The Geological History of the Helderberg
Situated in Somerset West, Western Cape, South Africa
With grateful thanks to Reyno Scheepers for following information
Once upon a land in a faraway time ......
.... no, this story is best started with a picture. The diagram below shows the heart and sole (foundation) of the Helderberg.
Looking Towards the Hottentots Holland Mountains
from Hare-Yama Ryu
The oldest rocks in the basin are the Malmesbury Group, aged 700 to 560 Ma (million years). This group consists of sedimentary and volcanic rocks that were metamorphosed by extreme temperature and pressure during intrusion of the Cape Granites.
The Cape Granites
The Cape Granites intruded into the Malmesbury Group from 550 to 515 Ma. Granites were molten rock at 780 °C which intruded to a depth of 8 to 10 km at 550 Ma. Later intrusions (520 Ma) were shallower (1 to 2 km) and eventually some volcanic activity followed with eruptions bringing lava to the Earth’s surface.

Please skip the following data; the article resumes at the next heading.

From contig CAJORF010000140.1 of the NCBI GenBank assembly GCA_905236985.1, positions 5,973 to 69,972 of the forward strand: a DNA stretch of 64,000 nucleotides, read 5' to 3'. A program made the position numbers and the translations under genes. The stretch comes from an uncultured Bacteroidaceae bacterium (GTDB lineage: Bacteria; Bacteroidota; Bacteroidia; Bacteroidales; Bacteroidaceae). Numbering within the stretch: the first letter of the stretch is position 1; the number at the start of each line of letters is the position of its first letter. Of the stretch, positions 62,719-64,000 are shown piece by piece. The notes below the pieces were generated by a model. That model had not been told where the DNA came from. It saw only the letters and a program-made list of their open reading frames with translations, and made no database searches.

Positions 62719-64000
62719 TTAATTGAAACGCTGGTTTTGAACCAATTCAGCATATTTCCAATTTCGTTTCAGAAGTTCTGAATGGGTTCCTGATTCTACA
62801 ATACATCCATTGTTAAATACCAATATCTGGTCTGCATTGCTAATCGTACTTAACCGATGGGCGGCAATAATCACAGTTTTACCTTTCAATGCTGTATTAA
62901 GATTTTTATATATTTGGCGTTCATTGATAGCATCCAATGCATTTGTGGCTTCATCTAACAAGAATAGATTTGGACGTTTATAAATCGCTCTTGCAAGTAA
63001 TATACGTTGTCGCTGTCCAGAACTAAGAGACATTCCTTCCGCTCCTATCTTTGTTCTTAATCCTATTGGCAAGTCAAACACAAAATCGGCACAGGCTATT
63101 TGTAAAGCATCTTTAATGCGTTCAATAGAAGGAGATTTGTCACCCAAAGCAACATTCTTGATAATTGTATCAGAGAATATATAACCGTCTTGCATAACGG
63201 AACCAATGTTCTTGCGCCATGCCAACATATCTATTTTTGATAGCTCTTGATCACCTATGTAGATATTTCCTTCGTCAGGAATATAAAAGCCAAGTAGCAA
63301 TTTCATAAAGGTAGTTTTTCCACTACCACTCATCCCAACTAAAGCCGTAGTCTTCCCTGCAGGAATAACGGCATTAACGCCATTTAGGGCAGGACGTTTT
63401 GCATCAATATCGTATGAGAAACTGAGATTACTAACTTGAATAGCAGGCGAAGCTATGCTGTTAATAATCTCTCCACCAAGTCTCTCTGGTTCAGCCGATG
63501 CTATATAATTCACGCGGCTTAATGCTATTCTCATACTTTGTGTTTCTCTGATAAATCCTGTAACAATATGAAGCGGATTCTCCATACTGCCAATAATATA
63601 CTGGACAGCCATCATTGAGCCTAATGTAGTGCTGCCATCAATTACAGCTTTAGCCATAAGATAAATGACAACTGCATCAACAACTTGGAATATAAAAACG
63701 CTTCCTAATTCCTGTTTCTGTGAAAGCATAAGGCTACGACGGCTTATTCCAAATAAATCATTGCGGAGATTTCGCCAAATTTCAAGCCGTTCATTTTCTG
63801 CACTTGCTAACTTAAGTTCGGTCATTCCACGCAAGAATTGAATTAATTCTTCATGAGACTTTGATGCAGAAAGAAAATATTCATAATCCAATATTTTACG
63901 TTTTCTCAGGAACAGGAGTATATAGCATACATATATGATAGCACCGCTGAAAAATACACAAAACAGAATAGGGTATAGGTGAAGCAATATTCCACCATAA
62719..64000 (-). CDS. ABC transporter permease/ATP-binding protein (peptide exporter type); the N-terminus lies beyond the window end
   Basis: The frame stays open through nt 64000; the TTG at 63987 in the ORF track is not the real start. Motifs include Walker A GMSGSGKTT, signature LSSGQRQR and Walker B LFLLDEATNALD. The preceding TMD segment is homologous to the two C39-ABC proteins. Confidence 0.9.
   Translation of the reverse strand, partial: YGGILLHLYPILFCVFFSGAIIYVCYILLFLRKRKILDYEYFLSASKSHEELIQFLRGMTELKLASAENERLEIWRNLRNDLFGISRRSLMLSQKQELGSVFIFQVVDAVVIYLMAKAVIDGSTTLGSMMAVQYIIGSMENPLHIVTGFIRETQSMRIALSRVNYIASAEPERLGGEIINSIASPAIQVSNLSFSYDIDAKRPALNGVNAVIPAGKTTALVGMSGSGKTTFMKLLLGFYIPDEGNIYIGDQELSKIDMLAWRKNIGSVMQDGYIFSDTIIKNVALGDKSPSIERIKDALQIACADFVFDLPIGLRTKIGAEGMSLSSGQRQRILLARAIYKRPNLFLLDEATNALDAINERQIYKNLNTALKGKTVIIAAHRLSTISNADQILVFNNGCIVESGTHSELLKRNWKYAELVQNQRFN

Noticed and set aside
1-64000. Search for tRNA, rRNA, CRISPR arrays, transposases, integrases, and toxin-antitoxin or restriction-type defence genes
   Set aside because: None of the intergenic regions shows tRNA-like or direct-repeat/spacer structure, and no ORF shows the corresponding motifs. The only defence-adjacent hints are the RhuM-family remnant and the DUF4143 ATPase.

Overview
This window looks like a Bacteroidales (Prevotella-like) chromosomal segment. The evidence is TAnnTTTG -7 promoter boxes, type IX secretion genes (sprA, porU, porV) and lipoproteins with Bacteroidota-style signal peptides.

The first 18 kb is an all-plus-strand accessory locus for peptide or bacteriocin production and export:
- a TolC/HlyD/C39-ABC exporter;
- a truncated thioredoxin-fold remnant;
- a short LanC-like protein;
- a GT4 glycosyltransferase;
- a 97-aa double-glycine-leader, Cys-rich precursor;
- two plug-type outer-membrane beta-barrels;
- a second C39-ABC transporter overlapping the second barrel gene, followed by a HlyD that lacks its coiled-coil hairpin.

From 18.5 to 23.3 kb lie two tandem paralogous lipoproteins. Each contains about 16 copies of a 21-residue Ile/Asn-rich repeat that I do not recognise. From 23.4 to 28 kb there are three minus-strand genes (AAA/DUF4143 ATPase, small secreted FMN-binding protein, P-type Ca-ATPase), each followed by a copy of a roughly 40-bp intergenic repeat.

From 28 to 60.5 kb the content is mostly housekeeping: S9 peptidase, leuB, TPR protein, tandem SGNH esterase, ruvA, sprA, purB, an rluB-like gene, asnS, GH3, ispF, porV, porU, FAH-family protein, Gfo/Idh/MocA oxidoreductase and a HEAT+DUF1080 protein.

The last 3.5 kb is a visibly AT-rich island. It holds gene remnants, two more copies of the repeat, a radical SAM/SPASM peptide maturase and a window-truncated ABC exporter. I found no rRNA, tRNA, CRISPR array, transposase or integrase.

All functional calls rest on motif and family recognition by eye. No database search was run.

Through geological processes and erosion, the surface changed and basins started to form at 510 Ma. Klipheuwel Group sediments were deposited in these basins.
As the basin grew larger, a shallow sea environment developed. The base of the Cape Supergroup was deposited at about 490 to 470 Ma. Sedimentation in this sea environment continued up to about 280 Ma when the last sediments formed. These last sediments are preserved as the top of the Hottentots Holland Mountains.
The Hottentots Holland Mountains
Since the last sediments formed, weathering has sculpted the Cape Supergroup layer to form the magnificent Hottentots Holland mountain range that now graces our northern and eastern skyline.
Visit some other websites
for more interesting Oriental and related subjects
Last updated 2010-12-23 09:12